A growing number of companies are embracing a remote workforce, and it’s easy to understand why – increased flexibility for employees, decreased overhead for the company, and a larger pool of potential workers, among other benefits – but what are the trade-offs? Remote workers lose many of the natural opportunities for connection with colleagues (think: impromptu chats in the kitchen, stopping by their desks, catching up in the parking lot as they arrive in the morning), which makes those larger meetings when you’re bringing lots of employees together – both remote and in-office – around a common cause that much more important. Be it incentives, an annual meeting, or a corporate retreat, those moments of in-person connection are huge, and perhaps particularly so for remote employees.
But for smaller meetings, you can’t just lean on technology, the Harvard Business Journal agrees. As a meetings professional, you’re trying to spark connection within an organization – so with that in mind, we propose some ideas on how to manage remote workers and keep them engaged year-round, in smaller everyday meetings as well as at those larger ones you help host.
Introduce Everyone – Always
When you have remote team members conferencing into a meeting, they can sometimes feel like afterthoughts compared to the people there in the room. Make sure that there are two-way introductions – announce who’s on the phone, and then announce who’s in the room. It doesn’t matter if everyone is familiar with everyone else; it’s more about establishing the remote workers’ presence in the room. Position the microphones strategically so that they’re close to the most frequent speakers, and don’t forget about the fundamentals of acoustics – minimize background noise so that remote workers calling in can clearly hear the discussion.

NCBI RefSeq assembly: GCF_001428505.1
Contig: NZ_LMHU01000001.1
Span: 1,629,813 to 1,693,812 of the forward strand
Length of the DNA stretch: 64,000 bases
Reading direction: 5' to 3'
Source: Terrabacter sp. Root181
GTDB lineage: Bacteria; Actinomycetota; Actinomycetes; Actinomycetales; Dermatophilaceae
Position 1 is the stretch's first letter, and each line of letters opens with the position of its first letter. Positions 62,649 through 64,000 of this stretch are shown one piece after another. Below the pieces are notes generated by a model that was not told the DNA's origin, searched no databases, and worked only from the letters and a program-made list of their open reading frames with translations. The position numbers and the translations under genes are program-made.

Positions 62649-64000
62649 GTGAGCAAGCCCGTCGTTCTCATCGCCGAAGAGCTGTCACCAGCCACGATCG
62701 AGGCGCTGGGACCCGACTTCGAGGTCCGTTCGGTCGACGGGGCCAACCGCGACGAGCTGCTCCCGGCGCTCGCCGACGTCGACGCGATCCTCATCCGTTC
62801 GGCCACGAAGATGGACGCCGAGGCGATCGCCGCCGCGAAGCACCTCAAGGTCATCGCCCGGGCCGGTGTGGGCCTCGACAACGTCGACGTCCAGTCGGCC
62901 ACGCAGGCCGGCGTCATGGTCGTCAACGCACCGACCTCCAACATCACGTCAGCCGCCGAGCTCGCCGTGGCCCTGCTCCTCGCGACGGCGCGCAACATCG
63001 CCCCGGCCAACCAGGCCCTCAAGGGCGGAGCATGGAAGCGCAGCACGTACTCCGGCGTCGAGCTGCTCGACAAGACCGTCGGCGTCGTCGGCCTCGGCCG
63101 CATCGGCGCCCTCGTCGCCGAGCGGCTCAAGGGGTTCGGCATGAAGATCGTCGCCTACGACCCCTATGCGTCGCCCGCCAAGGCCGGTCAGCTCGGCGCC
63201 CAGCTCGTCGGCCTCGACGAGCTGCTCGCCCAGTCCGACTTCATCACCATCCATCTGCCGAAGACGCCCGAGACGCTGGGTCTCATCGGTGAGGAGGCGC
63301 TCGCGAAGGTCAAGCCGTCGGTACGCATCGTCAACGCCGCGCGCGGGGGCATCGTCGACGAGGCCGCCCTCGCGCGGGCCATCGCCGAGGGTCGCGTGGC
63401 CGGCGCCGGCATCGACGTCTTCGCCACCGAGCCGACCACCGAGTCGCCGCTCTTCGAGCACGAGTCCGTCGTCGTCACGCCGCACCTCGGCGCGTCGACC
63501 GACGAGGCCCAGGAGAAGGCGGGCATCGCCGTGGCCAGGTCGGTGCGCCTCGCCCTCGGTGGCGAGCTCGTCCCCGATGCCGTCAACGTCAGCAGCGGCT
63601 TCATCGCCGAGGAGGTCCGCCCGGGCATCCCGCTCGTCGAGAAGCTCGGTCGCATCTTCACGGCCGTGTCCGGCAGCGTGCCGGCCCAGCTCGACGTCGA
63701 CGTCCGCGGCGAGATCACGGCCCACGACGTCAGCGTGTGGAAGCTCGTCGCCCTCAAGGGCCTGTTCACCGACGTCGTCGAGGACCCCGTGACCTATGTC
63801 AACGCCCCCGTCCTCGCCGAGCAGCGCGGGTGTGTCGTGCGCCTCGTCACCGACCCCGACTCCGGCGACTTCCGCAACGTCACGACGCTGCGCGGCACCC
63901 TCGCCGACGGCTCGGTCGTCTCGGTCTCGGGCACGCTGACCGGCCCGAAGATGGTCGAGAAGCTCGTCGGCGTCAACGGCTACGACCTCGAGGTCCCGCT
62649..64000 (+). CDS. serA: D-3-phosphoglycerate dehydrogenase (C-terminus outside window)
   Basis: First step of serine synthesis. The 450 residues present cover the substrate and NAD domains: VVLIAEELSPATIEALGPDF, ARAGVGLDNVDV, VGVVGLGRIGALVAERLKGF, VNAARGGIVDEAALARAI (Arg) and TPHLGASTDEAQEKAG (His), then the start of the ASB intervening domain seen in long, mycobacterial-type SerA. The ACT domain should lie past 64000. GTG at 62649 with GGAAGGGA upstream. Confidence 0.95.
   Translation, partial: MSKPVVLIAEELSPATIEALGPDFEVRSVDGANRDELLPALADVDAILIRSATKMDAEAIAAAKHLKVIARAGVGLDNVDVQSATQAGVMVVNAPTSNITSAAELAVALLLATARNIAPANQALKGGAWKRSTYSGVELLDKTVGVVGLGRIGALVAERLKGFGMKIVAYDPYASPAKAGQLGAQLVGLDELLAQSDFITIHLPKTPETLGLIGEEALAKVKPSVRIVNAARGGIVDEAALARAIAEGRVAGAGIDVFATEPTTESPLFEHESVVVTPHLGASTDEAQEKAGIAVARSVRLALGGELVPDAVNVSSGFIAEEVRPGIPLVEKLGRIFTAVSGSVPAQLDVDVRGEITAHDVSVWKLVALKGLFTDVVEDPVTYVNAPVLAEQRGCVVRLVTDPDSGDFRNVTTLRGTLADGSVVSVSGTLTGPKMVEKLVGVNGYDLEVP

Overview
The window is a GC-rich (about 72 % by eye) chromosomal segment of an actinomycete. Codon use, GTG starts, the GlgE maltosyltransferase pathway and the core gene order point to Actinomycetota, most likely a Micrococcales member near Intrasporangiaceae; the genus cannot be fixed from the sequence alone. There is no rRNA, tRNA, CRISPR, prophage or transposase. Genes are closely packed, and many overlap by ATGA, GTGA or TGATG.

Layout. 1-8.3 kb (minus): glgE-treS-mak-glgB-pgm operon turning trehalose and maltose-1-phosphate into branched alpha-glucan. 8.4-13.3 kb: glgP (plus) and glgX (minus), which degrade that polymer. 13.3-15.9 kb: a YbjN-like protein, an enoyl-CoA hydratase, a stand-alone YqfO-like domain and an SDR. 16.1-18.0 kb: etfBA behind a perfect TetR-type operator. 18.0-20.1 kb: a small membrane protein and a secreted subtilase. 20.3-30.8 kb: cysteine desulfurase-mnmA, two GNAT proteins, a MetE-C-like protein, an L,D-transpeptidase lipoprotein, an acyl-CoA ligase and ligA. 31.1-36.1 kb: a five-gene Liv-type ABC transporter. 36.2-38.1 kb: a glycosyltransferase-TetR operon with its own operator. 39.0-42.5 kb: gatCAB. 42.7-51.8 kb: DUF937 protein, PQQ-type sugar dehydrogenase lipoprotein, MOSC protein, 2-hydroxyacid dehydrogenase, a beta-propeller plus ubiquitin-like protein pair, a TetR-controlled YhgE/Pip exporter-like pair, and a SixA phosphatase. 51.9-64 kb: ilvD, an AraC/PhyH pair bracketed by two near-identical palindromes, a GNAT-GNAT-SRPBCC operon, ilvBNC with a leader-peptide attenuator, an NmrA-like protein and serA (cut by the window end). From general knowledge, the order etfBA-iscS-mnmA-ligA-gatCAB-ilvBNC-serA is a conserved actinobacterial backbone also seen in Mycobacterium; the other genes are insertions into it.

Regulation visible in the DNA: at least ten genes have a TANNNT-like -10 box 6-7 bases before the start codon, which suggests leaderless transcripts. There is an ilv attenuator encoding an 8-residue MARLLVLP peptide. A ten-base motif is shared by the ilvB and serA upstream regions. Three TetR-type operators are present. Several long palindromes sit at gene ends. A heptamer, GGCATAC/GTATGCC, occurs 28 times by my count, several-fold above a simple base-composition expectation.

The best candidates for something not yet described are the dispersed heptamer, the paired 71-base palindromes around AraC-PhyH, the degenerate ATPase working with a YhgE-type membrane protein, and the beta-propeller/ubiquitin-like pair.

Videoconference When Possible
Videoconferencing isn’t perfect, as our CEO Alex Cabañas pointed out, but it’s preferable to just dialing in – if it’s working correctly. It’s not practical for every single meeting, but make sure everything is properly configured (and that your team is well versed in how to set things up) so that the option is not only there, but a part of your company culture to use frequently. Make sure all who lead meetings are regularly briefed on to how to use it so that the simple tech setup isn’t the barrier to actually using it! Videoconferencing lets attendees on both sides pick up visual cues that are impossible to convey through the phone, keeps remote attendees engaged, and reminds those at the meeting in person that the remote worker is “there,” too, giving them a constant sense of presence.
Check-In on the Call with Remote Workers
If your remote workers aren’t able to physically make it to a meeting, ensure that they still feel as if they’re part of the proceedings by checking in with them intermittently. If an important point was made, ask them if it was clear, or if you could better clarify it. If you’re polling the room on a question, give them the floor, and specifically ask them for their input. It’s a little less imperative to do this for video conferencing, but there can still be some timidity that prevents them from speaking up, so it’s an important step. Finally, when the meeting is winding down, don’t just hang up – give your remote workers a proper goodbye. It doesn’t have to drag out, but skipping the goodbye and just hearing the hang-up can be jolting for remote workers, while their office-working counterparts get to comfortably stroll out of the meeting together.
Remember That Remote Workers Don’t Have a Water Cooler
There are plenty of collaboration tools (think: Slack) that make working remotely possible, but what about the social side of work? The casual team bonding and camaraderie that develops in the nooks and crannies of the work day is deceptively important, and harder to develop among remote workers. Allow for time before the call for small talk – but take it a step beyond the perfunctory “how are you?” and try to build a rapport that makes them feel comfortable. It may make them open up and participate more when the scheduled meeting begins.
In the End, In Person Is Irreplaceable
Distance can make attending meetings in person difficult, but connecting in person is irreplaceable, according to Benchmark founder Burt Cabañas. Whether it’s for an annual meeting, a sales training, an incentive trip, or some sort of retreat, socializing with colleagues and communicating face to face at a larger, Benchmark-scale meeting should be a priority for remote workers at least once or twice per year. While you may already be planning on team-building activities, also allow for some unstructured time so that attendees are free to socialize on their own. This is when genuine connections are made and attendees are able to discuss the material being presented.